Steve Grantley Q&A

Steve Grantley is best known for being the power behind Stiff Little Fingers songs for over 20 years, he talks to Ten-Midnight.com about his life as a drummer extraordinaire.

12377788_1109666042431572_5857018131643405457_o

After encouragement from your Dad and getting your first kit at age 11, what was your first experience like as a proper drummer getting up on stage? Did you know straight away that this was where you wanted to be or was it a terrifying experience? How good were the early bands you were involved in?

My first experience was at age 12 getting up with a bass player and pianist at our hotel on holiday with my Mum and Dad, we played a couple of standards and it went well. I played every night for the rest of the week. They said they would give me a job if I lived in the area. I had no expectations of what it would be like, I was a kid, I just got up and played. I always wanted to be a drummer and this felt natural and normal. I played in a lot of hotels after that and joined my first rock band when I was 14. We were called The Gatecrashers and we were aspiring muso’s. We could all play well for our age.

Although you are very well known by fans of The Alarm and Stiff Little Fingers, how important do you think playing other genres early on (Jazz, Soul & Pop music) helped the way you play today? Would you encourage other prospective drummers to try other genres to aid techniques?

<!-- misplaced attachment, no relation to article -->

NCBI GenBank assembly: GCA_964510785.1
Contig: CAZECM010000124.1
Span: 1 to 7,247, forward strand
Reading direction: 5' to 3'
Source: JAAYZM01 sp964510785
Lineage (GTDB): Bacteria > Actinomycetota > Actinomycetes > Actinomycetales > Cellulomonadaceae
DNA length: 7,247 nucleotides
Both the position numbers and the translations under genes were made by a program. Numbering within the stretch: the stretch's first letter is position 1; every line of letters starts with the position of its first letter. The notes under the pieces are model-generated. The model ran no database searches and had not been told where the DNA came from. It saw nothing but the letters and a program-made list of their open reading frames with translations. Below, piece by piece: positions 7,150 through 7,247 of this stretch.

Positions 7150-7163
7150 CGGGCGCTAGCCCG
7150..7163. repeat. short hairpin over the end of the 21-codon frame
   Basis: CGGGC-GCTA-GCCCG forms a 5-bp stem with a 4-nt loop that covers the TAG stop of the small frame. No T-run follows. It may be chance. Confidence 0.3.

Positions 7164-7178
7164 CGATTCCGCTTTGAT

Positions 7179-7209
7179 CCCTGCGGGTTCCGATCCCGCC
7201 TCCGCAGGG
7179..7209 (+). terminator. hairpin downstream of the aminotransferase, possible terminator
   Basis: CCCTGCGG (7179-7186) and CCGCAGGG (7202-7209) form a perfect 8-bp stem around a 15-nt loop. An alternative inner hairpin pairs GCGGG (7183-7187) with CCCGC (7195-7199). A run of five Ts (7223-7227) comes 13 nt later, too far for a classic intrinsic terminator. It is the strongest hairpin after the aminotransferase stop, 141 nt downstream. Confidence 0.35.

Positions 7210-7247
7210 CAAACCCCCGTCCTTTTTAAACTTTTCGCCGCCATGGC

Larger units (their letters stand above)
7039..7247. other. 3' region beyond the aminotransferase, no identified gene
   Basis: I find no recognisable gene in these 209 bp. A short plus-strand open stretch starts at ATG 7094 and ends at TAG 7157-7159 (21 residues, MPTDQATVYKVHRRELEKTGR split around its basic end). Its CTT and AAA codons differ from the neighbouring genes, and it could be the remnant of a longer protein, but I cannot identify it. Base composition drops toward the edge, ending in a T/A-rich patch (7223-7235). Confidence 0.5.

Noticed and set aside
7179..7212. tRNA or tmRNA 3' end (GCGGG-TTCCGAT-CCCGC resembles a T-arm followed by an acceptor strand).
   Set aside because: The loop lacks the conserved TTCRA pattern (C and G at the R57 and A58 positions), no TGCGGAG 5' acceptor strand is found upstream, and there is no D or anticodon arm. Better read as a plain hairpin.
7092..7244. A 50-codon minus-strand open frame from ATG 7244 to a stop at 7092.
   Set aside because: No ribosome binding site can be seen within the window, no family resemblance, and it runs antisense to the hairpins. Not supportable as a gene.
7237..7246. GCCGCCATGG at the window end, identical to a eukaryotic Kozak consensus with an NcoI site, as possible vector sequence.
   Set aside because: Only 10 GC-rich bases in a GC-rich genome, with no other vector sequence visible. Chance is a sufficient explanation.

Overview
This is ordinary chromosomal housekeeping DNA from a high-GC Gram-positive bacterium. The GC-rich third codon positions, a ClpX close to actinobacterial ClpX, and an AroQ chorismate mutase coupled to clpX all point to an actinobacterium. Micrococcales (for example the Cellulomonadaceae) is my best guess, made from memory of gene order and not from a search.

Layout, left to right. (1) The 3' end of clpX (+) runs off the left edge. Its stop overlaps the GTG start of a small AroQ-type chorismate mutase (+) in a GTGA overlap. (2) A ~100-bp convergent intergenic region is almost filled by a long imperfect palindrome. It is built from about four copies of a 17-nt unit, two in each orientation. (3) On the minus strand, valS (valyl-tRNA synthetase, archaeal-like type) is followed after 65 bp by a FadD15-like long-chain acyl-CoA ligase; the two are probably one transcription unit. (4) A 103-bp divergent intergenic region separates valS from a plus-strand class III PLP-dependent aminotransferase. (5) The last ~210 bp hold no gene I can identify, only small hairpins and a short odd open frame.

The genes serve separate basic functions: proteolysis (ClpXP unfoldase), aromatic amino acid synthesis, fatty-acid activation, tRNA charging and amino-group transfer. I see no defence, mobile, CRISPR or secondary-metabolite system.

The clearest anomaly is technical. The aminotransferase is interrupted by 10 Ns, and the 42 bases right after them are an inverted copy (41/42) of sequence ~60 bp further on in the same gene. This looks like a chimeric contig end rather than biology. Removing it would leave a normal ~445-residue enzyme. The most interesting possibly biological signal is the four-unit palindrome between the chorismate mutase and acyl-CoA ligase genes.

It’s my opinion that to play other styles and genres is beneficial but not essential. Having said that, ‘good’ drummers can usually turn their hand to most styles. I would encourage all musicians to learn as much as they can and embrace everything.

Play: The Clash – (White Man) in Hammersmith Palais

clash1

Not many people can say they are good enough to be considered to play for The Clash, how do you look back on that experience now? Was it a case of being too young and inexperienced at that time, and have spoken to any of the band since then about your audition?

I knew it was a mega opportunity at the time but I wasn’t quite ready; I was fine with the playing but it was a big deal and I was overawed by it all, I mean it was THE CLASH!!!!!. I have since seen Mick Jones and we’ve discussed it – it was just one of those things.

Playing in The Alarm and Stiff Little Fingers, how would you say the bands differ from a drummers viewpoint? What would you say are the high points in each band set?